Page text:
executes the plan. So powerhouse? Okay. Yeah. But I'm only as powerful as I am because of her. I'm only as powerful as I am in the work that I do because of Alicia. If I have an idea, I just rope her in, and she's on board. But in our profession, in the professional space, I love that there are times Alicia and I just sit around my kitchen table, which is the roundtable, and we talk about how we can support children, how we can support families. We literally do this at home. So, yeah, if you want to consider us a powerhouse, it's because she's the power behind it. She is.


Alicia

That is so sweet. And I think it's the opposite. I feel like, Mom, you're, you're like my battery. You are. You're like my battery because you always have these great ideas. And yes, I'm always down for the ride. Most of them, I don't know. And she's like, We're going to do this. It's like, never ask. She never asked me. I'm a part of it. 


Mia 

I volun-told her 


Alicia

Yes. You volun-told me. And it's just like, Where do I fit in? What do you need me to do? So it's an honor, honestly, to be working with her – Mom! Don't cry. And I think we've always been a powerhouse. Now, it might have been explosive at some times, okay, that's the power in the house. However, the end product is always dynamic whenever we're together.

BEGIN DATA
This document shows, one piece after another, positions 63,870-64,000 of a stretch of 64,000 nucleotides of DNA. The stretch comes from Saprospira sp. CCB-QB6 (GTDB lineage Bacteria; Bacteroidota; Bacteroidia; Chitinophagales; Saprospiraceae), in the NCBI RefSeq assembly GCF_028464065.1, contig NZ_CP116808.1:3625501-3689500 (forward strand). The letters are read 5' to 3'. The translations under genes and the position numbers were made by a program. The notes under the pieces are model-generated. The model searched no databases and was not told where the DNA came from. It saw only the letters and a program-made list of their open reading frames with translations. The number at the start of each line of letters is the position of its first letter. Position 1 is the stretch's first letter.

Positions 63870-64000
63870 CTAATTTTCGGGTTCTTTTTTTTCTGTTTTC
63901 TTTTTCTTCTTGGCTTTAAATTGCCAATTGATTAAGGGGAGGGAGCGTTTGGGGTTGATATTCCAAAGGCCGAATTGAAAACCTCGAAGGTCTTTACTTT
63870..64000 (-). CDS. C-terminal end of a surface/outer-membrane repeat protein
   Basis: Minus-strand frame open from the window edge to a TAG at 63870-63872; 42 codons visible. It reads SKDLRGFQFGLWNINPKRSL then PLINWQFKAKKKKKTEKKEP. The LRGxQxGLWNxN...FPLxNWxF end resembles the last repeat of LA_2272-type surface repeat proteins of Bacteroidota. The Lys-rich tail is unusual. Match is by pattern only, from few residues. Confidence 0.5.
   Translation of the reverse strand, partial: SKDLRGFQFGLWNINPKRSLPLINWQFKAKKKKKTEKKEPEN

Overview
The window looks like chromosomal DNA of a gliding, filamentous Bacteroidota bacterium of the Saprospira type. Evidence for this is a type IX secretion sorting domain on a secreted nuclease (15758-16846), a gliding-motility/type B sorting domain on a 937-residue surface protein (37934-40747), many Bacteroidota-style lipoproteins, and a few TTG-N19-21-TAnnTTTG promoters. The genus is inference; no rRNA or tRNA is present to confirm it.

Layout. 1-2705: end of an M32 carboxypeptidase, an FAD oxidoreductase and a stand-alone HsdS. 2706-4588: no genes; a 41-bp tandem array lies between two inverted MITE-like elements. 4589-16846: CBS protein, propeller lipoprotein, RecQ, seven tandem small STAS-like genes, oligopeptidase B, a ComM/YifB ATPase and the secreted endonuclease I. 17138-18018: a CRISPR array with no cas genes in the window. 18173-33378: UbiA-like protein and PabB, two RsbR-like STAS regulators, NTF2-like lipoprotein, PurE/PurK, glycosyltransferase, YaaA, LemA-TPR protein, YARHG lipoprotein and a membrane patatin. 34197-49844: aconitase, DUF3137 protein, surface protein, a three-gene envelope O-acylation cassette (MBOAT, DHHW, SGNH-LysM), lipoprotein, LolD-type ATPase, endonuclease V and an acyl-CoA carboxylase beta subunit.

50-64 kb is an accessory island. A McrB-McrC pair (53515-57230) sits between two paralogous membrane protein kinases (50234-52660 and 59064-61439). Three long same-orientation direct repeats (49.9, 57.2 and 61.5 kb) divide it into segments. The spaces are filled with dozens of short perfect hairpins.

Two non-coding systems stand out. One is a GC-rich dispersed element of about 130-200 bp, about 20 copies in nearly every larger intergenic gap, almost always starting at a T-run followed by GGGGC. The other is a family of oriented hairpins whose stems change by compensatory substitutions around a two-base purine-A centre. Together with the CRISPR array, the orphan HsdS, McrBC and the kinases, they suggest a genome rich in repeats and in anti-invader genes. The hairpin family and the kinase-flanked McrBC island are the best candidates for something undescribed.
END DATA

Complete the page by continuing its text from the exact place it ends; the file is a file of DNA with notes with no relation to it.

Clarissa

Alicia first got to observe her mom's talents when she was a kid and her mom worked at her school. 


Alicia

So I was a student in the school that she worked at. And I guess when I think back, I was always I'm proud of that. Everyone knew that was my mom. Everyone can tell that's my mom. We look alike, apparently. But working together, I think it's amazing because I know her as mommy, but when I see her as a professional, I'm just so proud because especially in ParentCorps, the work she does is unmatched. It's so authentic. When people speak about her, I just get so proud. I feel that the parents that come to ParentCorps in a great space, they're safe. And I feel, I don't know, Mom, I'm speaking for you. But when the kids come in, I feel like, oh, they're good. They're with my child, and she's doing what she needs to do, and they're going to be safe, and they're going to play, and they're going to be nurtured. And I feel that way for the parents. I feel like you're in a good space.


Mia

I said that last week. I said your daughter is going to go play with my daughter right now. Remember? Yeah. I said, our babies are playing together. So, yeah.


Clarissa

One session from Friends School and the parenting program that Mia and Alicia find comes up again and again outside of work, is the session about mealtime. In Friends School, kids learn about GO and WOAH foods. GO foods are the ones that help our bodies feel great and that we can eat lots of. WOAH foods also taste good, and we want to eat them in moderation so we don't get stomach aches. For kids, it's pretty straightforward. For families, it's more complicated.


Mia